I couldn’t decide which pun to use for my title, so I used both.
The theme for the 84th Carnival of Genealogy is: “What The CoG Means To Me”
Appearing twice a month, the 84th carnival marks 42 months, or 3.5 years. I first participated on June 29, 2007, for the 27th edition, What Independence Day Means to Me, with my post Independent Thinking. While I’d been blogging since 2002, I'd only been blogging for a few months on the topic of genealogy, and I was still using my all-purpose blog (which has experienced a sharp decline in usage over the past couple years.)
Since then, I have participated in 41 editions of the carnival. This will be my 42nd, so I will have participated in exactly half of them. Like many, I first started participating in the carnival so others would get to 'meet' me, and my blog. Along the way I have found that the assigned topics often lead me to discoveries I may not have otherwise made.
For example, for the 33rd Carnival theme of Weddings, I analyzed the marriage record I had received from the UK's General Register Office for my second great uncle Solomon Newmark and his wife Sarah Nathan - August 31, 1902. I researched every name I found on the record for the entry, though I suspect otherwise I may not have researched the witnesses to the same degree. I doubt I would have found the sheet music for the wedding liturgies created by the cantor, Marcus Hast, and likely sung at the time.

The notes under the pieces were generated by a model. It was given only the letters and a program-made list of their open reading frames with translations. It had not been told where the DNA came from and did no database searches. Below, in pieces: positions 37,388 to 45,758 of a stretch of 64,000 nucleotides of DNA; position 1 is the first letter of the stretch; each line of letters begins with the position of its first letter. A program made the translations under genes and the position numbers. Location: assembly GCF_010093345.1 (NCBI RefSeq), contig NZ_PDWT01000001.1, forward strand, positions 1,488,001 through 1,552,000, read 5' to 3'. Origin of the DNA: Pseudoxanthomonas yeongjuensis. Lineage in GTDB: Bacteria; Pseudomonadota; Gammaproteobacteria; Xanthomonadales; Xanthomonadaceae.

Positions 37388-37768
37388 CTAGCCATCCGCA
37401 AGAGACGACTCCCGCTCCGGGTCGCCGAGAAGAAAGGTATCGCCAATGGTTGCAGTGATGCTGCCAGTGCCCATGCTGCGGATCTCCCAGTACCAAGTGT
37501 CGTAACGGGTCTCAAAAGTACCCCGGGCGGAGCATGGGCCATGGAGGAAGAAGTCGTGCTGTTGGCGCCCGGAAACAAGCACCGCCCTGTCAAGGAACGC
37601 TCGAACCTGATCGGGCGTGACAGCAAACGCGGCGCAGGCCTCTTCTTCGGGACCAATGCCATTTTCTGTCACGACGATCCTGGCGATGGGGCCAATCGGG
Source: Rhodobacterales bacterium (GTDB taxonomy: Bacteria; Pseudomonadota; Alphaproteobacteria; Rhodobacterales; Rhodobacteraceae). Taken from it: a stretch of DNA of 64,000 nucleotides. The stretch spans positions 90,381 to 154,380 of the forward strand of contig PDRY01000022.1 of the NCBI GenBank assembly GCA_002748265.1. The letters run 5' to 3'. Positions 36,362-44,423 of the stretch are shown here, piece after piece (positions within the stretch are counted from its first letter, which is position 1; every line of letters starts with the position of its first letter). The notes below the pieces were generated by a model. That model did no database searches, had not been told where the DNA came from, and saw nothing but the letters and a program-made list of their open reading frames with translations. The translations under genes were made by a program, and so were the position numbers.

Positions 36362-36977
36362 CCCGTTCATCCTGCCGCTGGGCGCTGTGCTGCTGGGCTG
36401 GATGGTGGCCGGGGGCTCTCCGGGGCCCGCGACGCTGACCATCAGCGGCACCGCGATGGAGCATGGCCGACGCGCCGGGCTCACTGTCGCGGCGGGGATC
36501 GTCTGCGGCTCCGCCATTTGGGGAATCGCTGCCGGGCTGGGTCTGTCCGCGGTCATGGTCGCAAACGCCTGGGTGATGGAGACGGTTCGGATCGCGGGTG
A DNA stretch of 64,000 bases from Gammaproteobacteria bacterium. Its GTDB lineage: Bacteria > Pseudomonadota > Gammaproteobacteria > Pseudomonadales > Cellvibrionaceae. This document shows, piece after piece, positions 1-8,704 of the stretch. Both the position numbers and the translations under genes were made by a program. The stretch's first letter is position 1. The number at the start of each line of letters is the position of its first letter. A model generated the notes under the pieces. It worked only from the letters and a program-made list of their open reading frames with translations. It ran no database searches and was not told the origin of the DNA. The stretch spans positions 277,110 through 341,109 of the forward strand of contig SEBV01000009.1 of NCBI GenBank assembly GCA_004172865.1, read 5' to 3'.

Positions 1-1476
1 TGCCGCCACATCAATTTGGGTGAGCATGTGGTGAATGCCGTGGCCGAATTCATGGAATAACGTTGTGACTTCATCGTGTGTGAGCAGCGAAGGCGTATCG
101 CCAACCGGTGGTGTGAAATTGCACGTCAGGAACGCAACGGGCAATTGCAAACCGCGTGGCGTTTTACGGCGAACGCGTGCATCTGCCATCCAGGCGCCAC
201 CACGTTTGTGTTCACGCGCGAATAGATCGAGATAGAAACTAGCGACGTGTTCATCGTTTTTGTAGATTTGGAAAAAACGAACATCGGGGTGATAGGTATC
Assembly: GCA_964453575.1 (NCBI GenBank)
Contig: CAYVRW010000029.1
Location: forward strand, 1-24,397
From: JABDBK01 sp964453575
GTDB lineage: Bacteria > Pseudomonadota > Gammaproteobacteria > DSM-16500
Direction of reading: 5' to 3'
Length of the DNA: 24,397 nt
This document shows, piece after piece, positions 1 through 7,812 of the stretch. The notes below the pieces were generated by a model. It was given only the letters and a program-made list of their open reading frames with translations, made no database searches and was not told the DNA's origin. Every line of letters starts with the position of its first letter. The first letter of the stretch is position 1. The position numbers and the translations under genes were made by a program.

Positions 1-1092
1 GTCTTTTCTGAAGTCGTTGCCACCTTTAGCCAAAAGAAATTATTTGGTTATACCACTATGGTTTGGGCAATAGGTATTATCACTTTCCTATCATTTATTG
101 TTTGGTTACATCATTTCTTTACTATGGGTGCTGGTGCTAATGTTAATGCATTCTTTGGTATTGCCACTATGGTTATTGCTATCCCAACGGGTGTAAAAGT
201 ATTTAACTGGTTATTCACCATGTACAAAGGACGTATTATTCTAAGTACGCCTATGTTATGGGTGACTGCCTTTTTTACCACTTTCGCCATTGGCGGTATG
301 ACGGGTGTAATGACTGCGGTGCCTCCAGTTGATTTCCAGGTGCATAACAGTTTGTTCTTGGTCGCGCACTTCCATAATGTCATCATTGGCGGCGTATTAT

For the 52nd carnival, the theme was Age, and I was inspired for the first time to use my genealogy software to test a hunch -- that one branch of my family tree has had a lower life expectancy than the others. Age is Relative.
The 53rd carnival was a 'carousel' edition, where we could choose any topic. I went back to the theme of the 47th carnival, which I had missed, A Place Called Home. This was my first post researching St. Louis City in 1908. I started with some Sanborn maps I had discovered a few months earlier online. The maps showed my Newmark ancestors lived nearby Carr Sqaure Park. I searched for information on the park, and this led me to a disturbing report entitled, Housing Conditions in St. Louis, conducted by the Civic League of St. Louis in 1908. I revisited that report in October of 2008 for Blog Action Day.
I look forward to each issue of the Carnival. I don't participate each time; occasionally due to time considerations, occasionally the theme doesn't spark an idea. As I've mentioned before, I have the writer's curse. I will always write. I don't need the regular carnivals or the daily blogging themes to prod me. (They do encourage me to write about genealogy and family history, though.) Still, I always enjoy crafting my submissions to the carnival, and I enjoy reading the submissions of others.
I haven't yet hosted the carnival, but the next time Jasia at CreativeGene requests guest hosts, I believe I will volunteer, as I think it would be fun.
Links to all 41 of my previous CoG entries:
83 81 78 77 75 74 73 72 71 70 68 66 65 64 62 59 57 55 54 53 52 51 50 49 46 45 44 43 42 41 39 38 36 35 34 33 31 30 29 28 27
The ferris wheel used for the image is the original one designed by George Washington Gale Ferris for the 1893 World's Columbian Exposition in Chicago. Source: The Field Museum Library.